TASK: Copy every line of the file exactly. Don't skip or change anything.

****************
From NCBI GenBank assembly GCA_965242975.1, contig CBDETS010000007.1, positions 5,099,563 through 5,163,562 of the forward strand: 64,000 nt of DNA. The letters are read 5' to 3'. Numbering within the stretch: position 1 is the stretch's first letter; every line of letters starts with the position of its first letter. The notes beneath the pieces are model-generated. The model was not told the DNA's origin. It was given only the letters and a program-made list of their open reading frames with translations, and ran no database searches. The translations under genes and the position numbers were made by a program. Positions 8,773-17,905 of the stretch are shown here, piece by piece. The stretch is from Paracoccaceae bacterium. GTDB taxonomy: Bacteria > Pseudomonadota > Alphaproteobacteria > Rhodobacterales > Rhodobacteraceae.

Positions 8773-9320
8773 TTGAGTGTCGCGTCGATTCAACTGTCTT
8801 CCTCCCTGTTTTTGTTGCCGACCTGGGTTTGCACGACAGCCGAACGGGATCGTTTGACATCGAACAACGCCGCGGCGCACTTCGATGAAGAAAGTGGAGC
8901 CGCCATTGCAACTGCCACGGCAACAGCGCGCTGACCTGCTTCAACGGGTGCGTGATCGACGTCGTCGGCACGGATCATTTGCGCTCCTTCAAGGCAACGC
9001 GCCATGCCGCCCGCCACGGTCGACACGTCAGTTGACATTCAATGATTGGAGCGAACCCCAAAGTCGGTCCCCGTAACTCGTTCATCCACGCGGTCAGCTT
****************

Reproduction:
From NCBI GenBank assembly GCA_965242975.1, contig CBDETS010000007.1, positions 5,099,563 through 5,163,562 of the forward strand: 64,000 nt of DNA. The letters are read 5' to 3'. Numbering within the stretch: position 1 is the stretch's first letter; every line of letters starts with the position of its first letter. The notes beneath the pieces are model-generated. The model was not told the DNA's origin. It was given only the letters and a program-made list of their open reading frames with translations, and ran no database searches. The translations under genes and the position numbers were made by a program. Positions 8,773-17,905 of the stretch are shown here, piece by piece. The stretch is from Paracoccaceae bacterium. GTDB taxonomy: Bacteria > Pseudomonadota > Alphaproteobacteria > Rhodobacterales > Rhodobacteraceae.

Positions 8773-9320
8773 TTGAGTGTCGCGTCGATTCAACTGTCTT
8801 CCTCCCTGTTTTTGTTGCCGACCTGGGTTTGCACGACAGCCGAACGGGATCGTTTGACATCGAACAACGCCGCGGCGCACTTCGATGAAGAAAGTGGAGC
8901 CGCCATTGCAACTGCCACGGCAACAGCGCGCTGACCTGCTTCAACGGGTGCGTGATCGACGTCGTCGGCACGGATCATTTGCGCTCCTTCAAGGCAACGC
9001 GCCATGCCGCCCGCCACGGTCGACACGTCAGTTGACATTCAATGATTGGAGCGAACCCCAAAGTCGGTCCCCGTAACTCGTTCATCCACGCGGTCAGCTT